Friday, April 1, 2011

In search of a kinder month ,,,,

What can you say about March, a month in which the brightest spot seemed to be the death of perhaps the last of the great movie star?
Yes, we’ll miss Elizabeth, but there was something wonderful about being treated to a few days of images of her beauty, her adventures with (mostly) handsome and intriguing husbands, her over-the-top jewelry and some truly entertaining movies that trigger all kinds of life memories for Boomers, members of the Greatest Generation and younger pop culture and film buffs. She lived a high-profile, dramatic, difficult, often painful and sometimes exuberantly glamorous and highly original life with resilience, charm and an earthy wit.
Ms. Taylor was regularly reinventing herself with passionate and imaginative style long before Madonna was born. She was one of the first public figures to be honest and open about her problems, operations and diseases. And she ended up being a poster child for rehab and a courageous champion and fundraiser for HIV/AIDS causes.
There’s something that’s somehow uplifting about pondering Elizabeth having a happy reunion with her amigo Michael Jackson in that exclusive portion of afterlife paradise reserved for terribly exploited child stars who have struggled to emerge and help others (with possible side trips to visit her two fave hubbies, Mike Todd and Richard Burton).
So far, the new year seems to have provided an endless stream of new wars, revolts and crises. We can only pray that we are not seeing a triple whammy model for the future in Japan’s ongoing struggle with the aftermath of earthquake-tsunami-nuclear calamity.
Stephen Colbert termed it “the turducken” of disasters: catastrophes stuffed into more catastrophes. (For those not familiar with the concept, a turducken is made by stuffing a de-boned chicken into a de-boned duck, which is then stuffed inside a de-boned turkey. My friends who have attempted to make turducken suggest that you should not try this at home, if you wish to avoid adding culinary catastrophes to our miseries.)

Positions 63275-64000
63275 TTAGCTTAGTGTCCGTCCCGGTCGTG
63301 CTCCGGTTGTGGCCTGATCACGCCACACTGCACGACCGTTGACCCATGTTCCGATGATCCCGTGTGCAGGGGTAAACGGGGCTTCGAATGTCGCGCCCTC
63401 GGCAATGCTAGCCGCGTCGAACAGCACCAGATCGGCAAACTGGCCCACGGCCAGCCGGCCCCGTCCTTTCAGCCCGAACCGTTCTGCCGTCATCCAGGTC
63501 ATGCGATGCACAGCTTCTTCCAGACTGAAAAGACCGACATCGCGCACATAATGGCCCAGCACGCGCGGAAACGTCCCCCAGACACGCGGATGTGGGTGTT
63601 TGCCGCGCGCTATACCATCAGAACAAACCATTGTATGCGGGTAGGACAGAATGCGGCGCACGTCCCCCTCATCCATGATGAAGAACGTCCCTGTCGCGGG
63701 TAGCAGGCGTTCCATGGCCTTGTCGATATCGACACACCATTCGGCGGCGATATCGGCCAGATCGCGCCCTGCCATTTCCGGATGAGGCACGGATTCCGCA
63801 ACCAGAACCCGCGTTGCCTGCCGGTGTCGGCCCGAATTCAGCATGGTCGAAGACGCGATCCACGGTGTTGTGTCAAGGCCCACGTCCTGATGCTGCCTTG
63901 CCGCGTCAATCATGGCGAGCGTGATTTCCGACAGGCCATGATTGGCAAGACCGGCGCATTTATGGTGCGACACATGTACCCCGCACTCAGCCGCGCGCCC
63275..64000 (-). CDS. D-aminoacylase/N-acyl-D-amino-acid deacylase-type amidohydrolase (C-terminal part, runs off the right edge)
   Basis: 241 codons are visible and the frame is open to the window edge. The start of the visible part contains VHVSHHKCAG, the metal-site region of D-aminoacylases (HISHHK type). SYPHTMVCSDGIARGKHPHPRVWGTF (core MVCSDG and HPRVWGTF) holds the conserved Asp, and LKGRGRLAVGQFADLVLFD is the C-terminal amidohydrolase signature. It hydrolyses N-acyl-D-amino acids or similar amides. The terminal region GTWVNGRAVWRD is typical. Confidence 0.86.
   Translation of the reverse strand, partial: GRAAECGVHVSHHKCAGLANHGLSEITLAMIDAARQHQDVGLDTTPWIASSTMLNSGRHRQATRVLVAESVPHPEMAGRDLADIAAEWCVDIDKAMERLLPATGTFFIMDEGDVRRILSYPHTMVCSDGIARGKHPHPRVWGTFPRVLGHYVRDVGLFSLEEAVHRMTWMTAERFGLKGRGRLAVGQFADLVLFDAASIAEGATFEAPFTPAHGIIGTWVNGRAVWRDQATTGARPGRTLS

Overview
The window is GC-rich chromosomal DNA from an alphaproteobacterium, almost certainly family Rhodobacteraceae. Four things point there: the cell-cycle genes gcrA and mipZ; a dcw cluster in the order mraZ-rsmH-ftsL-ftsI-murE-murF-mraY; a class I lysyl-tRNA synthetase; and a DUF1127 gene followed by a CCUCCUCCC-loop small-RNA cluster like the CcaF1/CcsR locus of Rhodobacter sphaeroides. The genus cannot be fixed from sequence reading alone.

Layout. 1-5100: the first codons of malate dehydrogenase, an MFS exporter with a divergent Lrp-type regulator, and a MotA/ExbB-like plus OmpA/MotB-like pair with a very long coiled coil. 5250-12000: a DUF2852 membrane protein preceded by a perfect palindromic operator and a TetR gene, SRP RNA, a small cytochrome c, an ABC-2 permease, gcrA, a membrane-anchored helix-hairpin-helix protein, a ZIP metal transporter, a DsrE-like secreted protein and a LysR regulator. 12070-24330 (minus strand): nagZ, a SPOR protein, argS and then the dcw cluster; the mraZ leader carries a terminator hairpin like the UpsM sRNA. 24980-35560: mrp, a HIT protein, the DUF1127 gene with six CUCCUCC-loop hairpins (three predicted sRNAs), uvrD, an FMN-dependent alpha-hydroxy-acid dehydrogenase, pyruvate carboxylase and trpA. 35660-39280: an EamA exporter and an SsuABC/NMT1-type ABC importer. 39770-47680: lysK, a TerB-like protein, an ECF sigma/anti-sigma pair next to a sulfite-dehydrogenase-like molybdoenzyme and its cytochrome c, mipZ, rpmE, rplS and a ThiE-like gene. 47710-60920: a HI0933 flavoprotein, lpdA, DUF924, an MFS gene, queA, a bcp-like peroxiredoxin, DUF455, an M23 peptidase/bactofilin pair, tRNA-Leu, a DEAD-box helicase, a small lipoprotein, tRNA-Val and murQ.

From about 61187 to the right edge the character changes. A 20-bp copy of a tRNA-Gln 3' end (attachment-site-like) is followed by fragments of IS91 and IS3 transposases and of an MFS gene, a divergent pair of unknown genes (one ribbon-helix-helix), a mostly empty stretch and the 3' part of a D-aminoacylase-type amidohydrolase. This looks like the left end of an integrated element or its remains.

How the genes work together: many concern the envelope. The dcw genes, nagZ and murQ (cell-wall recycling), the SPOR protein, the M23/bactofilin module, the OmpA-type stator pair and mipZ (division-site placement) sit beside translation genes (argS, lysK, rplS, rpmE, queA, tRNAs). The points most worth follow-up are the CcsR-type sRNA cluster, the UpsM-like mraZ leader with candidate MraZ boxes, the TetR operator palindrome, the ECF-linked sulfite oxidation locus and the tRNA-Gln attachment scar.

And we can only hope that T.S. Eliot is wrong about April being the cruelest month. How can we follow, how can we bear, a month more brutal than March 2011?
We could all use a break in this strange surreal spring, and maybe some good laughs, but it seems too early even for wryly sympathetic metaphors, let alone jokes.
Instead, how about some inspirational quotes from, rather than jokes about, someone we’ll miss, a superstar who was voluptuously entertained and entertaining during her 79 years on the planet.
Here are thought-provoking comments from the late, great Ms. Taylor:
• “It’s not the having, it’s the getting.”
• “I feel very adventurous. There are so many doors to be opened, and I’m not afraid to look behind them.”
• “So much to do, so little done, such things to be.”
• “It is strange that the years teach us patience; that the shorter our time, the greater our capacity for waiting.”
• “When people say, ‘She’s got everything,’ I’ve got one answer — I haven’t had tomorrow.”
Tomorrow is something most of us will have … hopefully with growing patience, to see us through tough times — and rewarding adventures — ahead.
Here’s to a healing, rejuvenating and kind April. We and our embattled world really need it.

S. Derrickson Moore can be reached at; (575) 541-5450. To share comments, go to and click on Blogzone and Las Cruces Style.

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